FULL STATEMENT — I have repeatedly stated my support of any decision that the government makes for the safety and well-being of the people of the Turks and Caicos Islands and those persons from abroad who live amongst us. In this fight for our lives’ politics, religion, race or nationality is irrelevant. Survival is what matters, individual survival and the survival of our economy, once we have come through this successfully. Of this I am confident through God’s help, and our adherence to the protocol established by WHO, other agencies and our own local authorities. In that regard I lend my support to the additional emergency measures announced by the Government today and appeal to all to follow these mandatory requirements diligently. The life you save may be yours. STAY AT HOME!!
It has been said that “we measure success by the way we touch the lives of people” and some business in Providenciales are putting people and customers first, treating profit as an outcome rather than the goal. This is what should happen at this time. We applaud them for this and expect others to follow suit.
At the same time, the shadow of the future looms large from the social and economic impact of this enemy. Presumably its awareness of this and the potential for long term unintended consequences of a decision made today has forced the government to postpone until tomorrow its original intention to announce an economic stimulus package.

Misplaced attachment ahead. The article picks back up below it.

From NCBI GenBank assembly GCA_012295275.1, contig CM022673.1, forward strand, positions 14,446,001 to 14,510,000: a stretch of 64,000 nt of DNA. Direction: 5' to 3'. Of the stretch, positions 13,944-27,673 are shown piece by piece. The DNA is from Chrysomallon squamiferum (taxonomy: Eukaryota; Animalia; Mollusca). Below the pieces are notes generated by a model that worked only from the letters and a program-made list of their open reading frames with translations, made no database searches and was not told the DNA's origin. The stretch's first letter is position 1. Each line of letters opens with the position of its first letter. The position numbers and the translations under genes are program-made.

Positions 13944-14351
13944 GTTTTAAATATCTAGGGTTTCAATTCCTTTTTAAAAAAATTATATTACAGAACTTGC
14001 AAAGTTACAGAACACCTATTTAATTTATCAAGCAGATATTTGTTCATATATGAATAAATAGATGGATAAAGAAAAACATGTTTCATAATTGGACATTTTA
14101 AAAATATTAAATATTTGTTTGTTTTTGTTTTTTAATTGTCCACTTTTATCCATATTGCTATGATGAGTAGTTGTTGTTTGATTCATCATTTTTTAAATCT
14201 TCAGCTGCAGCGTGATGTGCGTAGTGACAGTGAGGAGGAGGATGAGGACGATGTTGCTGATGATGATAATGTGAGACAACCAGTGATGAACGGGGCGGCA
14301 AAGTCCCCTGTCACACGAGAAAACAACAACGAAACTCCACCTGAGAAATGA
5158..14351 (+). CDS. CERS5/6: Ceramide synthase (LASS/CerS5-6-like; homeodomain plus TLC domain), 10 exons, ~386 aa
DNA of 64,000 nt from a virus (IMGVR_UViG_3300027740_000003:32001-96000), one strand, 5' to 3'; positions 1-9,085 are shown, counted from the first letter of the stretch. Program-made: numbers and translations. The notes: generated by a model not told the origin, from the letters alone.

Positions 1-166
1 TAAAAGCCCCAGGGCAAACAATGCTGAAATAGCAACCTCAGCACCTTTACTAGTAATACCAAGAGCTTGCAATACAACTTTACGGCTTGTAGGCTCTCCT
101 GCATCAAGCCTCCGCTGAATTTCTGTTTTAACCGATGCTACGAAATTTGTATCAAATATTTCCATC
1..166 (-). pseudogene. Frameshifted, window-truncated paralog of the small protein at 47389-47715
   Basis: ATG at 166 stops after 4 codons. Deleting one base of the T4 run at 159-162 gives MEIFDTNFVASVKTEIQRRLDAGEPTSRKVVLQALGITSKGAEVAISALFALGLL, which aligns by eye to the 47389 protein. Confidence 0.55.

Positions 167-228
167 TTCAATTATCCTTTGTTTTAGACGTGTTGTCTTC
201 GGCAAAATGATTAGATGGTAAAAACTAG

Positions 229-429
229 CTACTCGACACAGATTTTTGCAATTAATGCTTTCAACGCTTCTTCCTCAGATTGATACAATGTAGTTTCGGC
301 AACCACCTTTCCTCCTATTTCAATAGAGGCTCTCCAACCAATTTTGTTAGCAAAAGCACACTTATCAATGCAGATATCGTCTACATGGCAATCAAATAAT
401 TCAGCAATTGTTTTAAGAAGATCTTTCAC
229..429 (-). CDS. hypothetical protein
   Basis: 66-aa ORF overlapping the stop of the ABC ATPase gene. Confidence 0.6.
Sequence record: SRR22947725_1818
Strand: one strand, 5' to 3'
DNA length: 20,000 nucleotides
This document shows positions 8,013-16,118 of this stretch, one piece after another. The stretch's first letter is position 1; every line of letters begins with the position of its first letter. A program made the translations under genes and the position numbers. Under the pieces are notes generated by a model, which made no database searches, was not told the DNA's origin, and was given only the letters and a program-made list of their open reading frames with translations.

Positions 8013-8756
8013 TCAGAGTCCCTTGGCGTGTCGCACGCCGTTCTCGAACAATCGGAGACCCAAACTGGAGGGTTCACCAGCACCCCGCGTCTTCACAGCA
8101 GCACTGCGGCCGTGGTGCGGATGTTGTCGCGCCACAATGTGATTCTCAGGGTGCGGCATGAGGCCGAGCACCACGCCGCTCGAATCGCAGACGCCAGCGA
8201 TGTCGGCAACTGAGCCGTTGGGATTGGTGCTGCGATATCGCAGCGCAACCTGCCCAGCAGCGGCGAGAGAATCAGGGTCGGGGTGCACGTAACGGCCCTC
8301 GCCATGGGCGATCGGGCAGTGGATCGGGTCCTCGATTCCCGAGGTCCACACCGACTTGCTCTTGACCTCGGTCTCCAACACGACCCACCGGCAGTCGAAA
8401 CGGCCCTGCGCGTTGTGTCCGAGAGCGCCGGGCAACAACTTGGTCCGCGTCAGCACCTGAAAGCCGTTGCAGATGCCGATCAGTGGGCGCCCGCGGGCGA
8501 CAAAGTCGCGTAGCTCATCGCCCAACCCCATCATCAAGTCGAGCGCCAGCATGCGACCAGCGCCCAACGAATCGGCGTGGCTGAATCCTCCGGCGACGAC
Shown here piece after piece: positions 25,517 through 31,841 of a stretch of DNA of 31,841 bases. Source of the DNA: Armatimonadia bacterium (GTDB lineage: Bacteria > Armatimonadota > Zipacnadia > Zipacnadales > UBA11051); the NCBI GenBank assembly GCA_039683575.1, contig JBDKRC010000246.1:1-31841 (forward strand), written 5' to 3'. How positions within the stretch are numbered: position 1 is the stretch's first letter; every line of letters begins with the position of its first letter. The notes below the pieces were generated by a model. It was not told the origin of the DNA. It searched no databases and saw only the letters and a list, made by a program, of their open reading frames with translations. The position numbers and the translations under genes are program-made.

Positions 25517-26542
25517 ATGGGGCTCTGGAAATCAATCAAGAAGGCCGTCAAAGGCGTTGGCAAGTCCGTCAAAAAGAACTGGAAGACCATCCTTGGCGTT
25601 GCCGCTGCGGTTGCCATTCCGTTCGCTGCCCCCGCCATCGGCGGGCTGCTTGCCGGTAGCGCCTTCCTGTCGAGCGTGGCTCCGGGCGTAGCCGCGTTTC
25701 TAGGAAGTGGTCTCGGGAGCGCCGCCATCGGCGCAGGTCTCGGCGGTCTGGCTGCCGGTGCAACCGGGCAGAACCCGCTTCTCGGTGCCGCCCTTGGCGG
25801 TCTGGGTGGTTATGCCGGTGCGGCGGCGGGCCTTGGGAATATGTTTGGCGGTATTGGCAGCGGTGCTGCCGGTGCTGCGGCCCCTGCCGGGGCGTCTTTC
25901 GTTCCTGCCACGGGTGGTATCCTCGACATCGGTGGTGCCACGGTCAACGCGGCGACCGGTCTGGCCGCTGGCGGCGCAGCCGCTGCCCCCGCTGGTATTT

In the meantime, many woke up this morning without a safe place to live, without food to eat, or water to drink – never mind water to wash themselves with. There are people across the country whose water and electricity have been turned off perhaps for failure to pay their bill. Whatever the circumstances these services should be reconnected and any past arrears can be dealt with after the crisis is past. But no one should be denied water and electricity at this critical time. Actions such as these can be made to immediately reduce the pressure on vulnerable families, and we call on TCIG to make them immediately.
The government is rightly giving plenty of stick to the public for their own good and again I call on residents to heed the warnings; but many are hopeless and need the Government to deliver some carrot along with the stick. The failure of TCIG to announce a comprehensive package of social and economic measures, and for that matter to provide for the safety of the public by providing: personal protective equipment – such as masks and hand sanitisers; dedicated quarantine facilities; and other critical life saving equipment is concerning and reflects poor planning.
While asking people to confine themselves to their homes is the right thing to do they will need food, gas or electricity to cook; clean water to bathe wash and drink; and they should not at this time have to decide between life saving medicine or food. Even at this late stage a hot line should be setup for persons to register for help other than that relating to illness from the virus.